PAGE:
Sproutcore on Windows

Once in a while I get these feelings, which tells me something really really big is about to happen. When I get these feelings I cannot sleep because I become like a child waiting for Christmas morning. This is exactly how I felt when I first heard about “Sproutcore” this week.

Sproutcore is a development framework for writing applications in a browser, and it supports in theory every browser that supports javascript. I know there are others providing similar solutions, for example Microsoft Live Mesh, Microsoft Silverlight, Adobe Air, or even Google Gears to some extent. Yet, there are differences with these solutions and Sproutcore, that makes me believe Sproutcore can be much bigger then all these other technologies.  In fact it could change the way we work!

Open Source
The first major difference is that Sproutcore is a Model View Controller (MVC) Framework. This is a concept taken from Apple’s Cocoa Framework. In fact, Apple is a major contributor to Sproutcore. The MVC framework makes developing web applications into the realm of developing desktop applications.  This especially true for Apple developers.

Sproutcore itself is open source, which is another difference that makes it very interesting. My belief is that with open source software, bugs can get solved faster and the feature set can be extend much rapidly then with a closed framework. I also believe that open source frameworks for the before mentioned reasons are much likely to be adopted.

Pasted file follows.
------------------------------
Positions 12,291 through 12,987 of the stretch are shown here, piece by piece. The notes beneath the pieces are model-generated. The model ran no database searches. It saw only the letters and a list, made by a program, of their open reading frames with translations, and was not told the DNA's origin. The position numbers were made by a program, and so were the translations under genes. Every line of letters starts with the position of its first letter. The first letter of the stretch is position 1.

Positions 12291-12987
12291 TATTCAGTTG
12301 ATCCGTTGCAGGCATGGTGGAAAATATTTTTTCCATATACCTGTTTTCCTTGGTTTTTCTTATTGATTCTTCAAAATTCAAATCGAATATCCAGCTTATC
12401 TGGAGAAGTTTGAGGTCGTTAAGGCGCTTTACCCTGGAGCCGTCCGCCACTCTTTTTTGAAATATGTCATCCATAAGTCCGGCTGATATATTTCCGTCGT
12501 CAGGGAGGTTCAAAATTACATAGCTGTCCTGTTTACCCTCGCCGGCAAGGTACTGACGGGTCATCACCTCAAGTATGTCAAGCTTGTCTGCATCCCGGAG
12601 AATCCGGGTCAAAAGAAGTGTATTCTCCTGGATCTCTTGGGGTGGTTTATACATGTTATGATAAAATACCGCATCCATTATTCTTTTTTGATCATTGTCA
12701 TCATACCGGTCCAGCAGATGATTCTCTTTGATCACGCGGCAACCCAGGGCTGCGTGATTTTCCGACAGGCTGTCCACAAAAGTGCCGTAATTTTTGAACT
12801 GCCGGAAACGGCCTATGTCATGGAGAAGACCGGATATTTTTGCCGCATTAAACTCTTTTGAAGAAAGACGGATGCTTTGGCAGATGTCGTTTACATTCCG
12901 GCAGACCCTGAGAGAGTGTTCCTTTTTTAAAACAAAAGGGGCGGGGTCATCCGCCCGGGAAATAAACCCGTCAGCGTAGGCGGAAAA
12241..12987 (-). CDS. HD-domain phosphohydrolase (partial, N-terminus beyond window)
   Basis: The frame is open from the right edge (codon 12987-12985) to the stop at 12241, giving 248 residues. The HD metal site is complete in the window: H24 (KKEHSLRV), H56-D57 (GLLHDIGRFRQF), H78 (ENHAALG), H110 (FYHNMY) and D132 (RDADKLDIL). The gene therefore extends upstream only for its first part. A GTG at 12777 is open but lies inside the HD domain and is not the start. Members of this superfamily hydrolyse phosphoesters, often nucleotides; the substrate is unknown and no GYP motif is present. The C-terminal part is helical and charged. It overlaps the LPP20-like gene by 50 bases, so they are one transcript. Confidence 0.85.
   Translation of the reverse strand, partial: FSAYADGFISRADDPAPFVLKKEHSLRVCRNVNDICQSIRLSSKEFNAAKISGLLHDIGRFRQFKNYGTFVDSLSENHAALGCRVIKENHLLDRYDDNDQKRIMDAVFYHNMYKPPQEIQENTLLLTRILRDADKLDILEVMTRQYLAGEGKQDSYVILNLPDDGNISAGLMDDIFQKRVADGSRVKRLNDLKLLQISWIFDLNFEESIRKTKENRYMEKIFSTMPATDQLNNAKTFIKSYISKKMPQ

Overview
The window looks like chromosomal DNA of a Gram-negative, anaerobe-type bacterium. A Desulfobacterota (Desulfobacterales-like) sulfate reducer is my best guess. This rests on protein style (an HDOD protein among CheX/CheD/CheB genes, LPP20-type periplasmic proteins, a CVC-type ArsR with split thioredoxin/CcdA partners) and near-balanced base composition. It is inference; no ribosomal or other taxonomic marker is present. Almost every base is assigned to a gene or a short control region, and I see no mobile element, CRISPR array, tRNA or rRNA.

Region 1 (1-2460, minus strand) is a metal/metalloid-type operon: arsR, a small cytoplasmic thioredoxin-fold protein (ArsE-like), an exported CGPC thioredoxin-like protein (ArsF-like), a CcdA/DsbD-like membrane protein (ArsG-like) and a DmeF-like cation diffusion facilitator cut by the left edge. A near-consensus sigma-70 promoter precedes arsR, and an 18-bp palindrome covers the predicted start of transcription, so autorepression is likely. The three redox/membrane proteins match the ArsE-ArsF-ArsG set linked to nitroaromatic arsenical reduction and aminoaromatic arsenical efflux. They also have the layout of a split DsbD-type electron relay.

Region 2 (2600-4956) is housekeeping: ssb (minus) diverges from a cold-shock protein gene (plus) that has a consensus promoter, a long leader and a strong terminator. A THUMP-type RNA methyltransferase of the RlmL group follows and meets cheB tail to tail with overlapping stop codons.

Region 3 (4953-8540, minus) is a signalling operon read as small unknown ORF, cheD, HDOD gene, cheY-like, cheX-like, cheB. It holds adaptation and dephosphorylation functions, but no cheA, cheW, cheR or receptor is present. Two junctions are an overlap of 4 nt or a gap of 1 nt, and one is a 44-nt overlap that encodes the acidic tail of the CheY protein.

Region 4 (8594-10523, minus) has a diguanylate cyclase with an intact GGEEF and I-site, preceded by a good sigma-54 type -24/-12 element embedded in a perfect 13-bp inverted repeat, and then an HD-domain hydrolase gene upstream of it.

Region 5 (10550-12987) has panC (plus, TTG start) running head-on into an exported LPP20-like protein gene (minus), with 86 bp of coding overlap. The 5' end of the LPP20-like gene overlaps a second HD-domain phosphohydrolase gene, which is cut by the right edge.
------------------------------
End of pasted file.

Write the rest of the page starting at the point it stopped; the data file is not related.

In the case of Apple, they are using Sproutcore in their new service to be launched next month with mobileMe. There was a preview of this service at Apple’s Keynote at WWDC 2008, which was really impressive. I am holding my final word on this service till I actually start using the service.

Thick Client
Another important point that differentiates the Sproutcore framework from others is that the client application is intended to be a thick client not a thin client as we have come to expect with web applications. Sproutcore is developed in such a way that it is no longer necessary to have a server back end. You can develop an application in a browser and it will be like a stand alone application which could or could not require an internet connection. For me this point, coupled with the rich User Interface controls that come out of the box is the big big selling point of Sproutcore.

Experience with Windows
So naturally, I have downloaded Sproutcore and tried it out right away. My first experience was on a windows machine that I have. If you do not have Ruby and RubyGems installed you will need to do this first. I did this and then ran the one line install. Worked smoothly. But when I started with the demo, it just did not work. I got various errors and eventually gave up. I later found out that the development framework was never really tested for Windows. Here the power of the open source community struck again. Yesterday on Sproutcore’s blog they posted an update that claims experimental windows support has been added. That was fast! I still have not had the time to give it a go, but I am waiting for support to change from the experimental state. I will just have to in the mean while work on the OS X platform.

Closing Thoughts
So if my feeling is right, this is going to be big. Lets see who the early adopters, other then Apple, will be.

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